Trinny Woodall’s Addiction Disease

Trinny Woodall’s Addiction Disease

Trinny Woodall’s Addiction Disease

Trinny Woodall, star of the British version of What Not To Wear, recently admitted her past obsession with drugs and alcohol made her a “sick person.” Once she made the distinction between being a “bad person” — her words — who suffered from addiction and a “sick person” who needed help recovering from a disease, Woodall began walking her own individual path to recovery — a path she remains on today.

The Disease Model of Addiction

The disease model of addiction promotes the idea that substance abuse has biological, environmental, genetic, and neurological origins. The National Institute on Drug Abuse reports that addiction “is a chronic disease similar to other chronic diseases such as type II diabetes, cancer, and cardiovascular disease.” Although no one decides to become addicted to alcohol or drugs — in fact, the NIDA notes that credible treatment programs always incorporate personal responsibility and behavioral change — the fact remains that many, if not most, people with substance abuse problems have genetic or environmental links to addiction.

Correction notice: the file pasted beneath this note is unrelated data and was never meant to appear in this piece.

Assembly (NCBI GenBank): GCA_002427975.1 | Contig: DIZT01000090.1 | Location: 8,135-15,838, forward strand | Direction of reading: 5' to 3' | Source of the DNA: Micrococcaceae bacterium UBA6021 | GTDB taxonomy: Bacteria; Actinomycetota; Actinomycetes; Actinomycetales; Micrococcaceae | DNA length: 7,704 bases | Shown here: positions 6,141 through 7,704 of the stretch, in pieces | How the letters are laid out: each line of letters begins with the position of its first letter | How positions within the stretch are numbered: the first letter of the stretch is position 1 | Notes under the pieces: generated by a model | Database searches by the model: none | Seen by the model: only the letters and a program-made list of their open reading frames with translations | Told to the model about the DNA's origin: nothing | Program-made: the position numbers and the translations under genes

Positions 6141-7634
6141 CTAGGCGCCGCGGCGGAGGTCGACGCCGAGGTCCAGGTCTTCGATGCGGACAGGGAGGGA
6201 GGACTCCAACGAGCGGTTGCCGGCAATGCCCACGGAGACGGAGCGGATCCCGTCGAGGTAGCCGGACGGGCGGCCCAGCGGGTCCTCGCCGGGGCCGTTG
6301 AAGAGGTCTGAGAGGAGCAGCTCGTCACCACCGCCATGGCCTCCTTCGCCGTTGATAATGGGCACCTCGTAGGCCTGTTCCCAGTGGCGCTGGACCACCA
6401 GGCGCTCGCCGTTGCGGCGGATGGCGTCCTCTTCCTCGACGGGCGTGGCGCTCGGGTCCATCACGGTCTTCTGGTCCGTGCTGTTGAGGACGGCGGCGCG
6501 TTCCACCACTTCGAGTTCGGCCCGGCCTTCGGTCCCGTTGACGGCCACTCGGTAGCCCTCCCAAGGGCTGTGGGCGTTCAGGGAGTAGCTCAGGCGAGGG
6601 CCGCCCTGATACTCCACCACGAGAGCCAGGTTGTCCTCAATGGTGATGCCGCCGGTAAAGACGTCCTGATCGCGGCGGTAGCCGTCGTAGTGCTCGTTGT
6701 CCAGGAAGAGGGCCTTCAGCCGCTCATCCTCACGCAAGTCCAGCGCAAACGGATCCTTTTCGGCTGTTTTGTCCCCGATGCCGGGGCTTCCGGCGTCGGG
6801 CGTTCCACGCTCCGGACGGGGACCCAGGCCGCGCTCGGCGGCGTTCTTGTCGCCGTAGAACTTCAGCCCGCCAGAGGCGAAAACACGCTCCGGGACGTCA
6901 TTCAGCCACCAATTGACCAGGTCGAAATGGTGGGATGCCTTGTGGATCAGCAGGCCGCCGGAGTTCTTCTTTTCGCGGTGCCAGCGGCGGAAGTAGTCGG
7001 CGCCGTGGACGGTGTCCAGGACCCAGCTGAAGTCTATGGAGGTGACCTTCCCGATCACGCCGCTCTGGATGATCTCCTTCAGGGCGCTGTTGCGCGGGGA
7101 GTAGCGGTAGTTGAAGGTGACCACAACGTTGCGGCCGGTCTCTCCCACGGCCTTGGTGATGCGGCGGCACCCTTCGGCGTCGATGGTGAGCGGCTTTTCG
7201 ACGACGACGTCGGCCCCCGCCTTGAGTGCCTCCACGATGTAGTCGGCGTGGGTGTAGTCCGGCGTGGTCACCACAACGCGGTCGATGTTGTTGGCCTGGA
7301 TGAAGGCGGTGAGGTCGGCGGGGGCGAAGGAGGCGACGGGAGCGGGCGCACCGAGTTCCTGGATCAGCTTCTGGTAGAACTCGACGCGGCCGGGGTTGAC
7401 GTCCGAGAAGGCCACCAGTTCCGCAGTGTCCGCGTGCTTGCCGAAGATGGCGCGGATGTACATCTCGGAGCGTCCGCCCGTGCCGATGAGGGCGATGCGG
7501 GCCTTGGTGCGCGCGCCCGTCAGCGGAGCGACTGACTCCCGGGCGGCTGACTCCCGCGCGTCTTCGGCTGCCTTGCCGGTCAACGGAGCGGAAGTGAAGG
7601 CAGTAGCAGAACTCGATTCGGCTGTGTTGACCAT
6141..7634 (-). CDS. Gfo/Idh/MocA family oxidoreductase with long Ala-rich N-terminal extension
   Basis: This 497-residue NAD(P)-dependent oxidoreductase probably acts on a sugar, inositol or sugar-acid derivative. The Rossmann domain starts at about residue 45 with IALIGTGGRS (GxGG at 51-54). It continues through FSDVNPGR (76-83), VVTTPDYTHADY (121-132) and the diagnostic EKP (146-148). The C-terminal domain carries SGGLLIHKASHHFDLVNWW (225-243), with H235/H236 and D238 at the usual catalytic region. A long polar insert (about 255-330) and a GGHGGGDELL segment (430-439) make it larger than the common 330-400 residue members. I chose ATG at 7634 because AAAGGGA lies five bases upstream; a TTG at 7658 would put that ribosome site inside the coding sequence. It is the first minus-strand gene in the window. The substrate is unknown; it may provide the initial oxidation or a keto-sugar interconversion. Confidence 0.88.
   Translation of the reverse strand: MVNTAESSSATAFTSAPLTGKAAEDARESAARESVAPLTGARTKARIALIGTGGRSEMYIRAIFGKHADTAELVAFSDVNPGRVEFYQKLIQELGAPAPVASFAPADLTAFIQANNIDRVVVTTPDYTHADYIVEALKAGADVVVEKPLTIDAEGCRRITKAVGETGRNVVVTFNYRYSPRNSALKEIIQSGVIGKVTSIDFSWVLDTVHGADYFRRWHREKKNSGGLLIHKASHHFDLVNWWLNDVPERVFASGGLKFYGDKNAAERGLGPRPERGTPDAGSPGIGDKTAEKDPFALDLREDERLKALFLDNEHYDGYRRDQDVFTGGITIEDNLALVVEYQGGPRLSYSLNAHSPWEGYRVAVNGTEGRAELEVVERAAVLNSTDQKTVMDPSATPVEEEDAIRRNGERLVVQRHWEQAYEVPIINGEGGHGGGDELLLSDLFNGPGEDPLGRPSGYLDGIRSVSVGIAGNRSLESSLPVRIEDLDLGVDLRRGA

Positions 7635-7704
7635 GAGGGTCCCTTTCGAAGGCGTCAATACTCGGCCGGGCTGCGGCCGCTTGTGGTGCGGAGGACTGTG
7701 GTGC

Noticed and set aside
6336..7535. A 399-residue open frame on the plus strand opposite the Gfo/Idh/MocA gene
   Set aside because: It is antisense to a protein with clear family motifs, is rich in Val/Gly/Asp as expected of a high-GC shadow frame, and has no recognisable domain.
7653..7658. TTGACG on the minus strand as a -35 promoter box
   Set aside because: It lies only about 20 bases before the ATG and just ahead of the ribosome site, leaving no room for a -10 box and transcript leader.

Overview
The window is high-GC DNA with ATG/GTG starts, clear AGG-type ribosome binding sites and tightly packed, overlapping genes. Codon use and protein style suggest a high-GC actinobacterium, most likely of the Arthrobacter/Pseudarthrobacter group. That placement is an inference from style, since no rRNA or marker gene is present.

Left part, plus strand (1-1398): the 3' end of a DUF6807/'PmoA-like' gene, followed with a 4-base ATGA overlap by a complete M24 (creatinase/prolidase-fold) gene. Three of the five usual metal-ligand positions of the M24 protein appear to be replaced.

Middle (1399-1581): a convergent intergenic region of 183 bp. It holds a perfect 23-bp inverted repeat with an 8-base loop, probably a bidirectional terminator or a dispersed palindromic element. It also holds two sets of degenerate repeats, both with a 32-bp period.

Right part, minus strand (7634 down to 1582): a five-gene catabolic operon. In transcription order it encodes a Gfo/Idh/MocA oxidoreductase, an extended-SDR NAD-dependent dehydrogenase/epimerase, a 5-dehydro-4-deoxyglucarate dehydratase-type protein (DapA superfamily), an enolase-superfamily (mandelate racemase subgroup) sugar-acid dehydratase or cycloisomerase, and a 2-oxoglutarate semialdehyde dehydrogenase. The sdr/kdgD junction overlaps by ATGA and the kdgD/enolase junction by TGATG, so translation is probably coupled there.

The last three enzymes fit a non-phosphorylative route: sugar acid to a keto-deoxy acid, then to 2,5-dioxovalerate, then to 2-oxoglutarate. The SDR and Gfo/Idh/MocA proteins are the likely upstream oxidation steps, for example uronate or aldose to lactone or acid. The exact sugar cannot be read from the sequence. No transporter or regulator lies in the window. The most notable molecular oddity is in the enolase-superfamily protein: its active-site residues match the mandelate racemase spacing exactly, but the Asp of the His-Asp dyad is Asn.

Holistic Treatment

The holistic addiction center at Clarity Way focuses on treating each disease symptom to provide a well rounded approach to sobriety. Quitting a harmful behavior requires more than the will to succeed; nutritious foods, regular exercise, spiritual healing, and mental health therapies all play a role in building and sustaining life-lasting abstinence as well. People who don’t suffer from substance abuse issues often can’t understand the compulsive behaviors that drive a loved one to self-destructive actions; however, those who are addicted to alcohol and/or drugs find them nearly impossible to resist. Behavior training, an understanding of the roots of addiction, and improved physical health work in tandem to help people addicted to substances stay strong in the face of temptation.

Trinny Woodall Today

Today, Trinny Woodall is proud of her sobriety and freely acknowledges her past problems with alcohol and drugs. Although she suffered from addiction for 10 years, she spent several years in 12-step treatment programs, and with the help of an addiction clinic, still attends Alcoholics Anonymous meetings regularly; she also began hanging out with new friends who cared about her well being.

Woodall has spent her free time as a trustee of Action on Addiction, a British philanthropic organization that helps people suffering from substance abuse problems.

Image: UK in Israel

Posted on December 12th, 2013 in Blog

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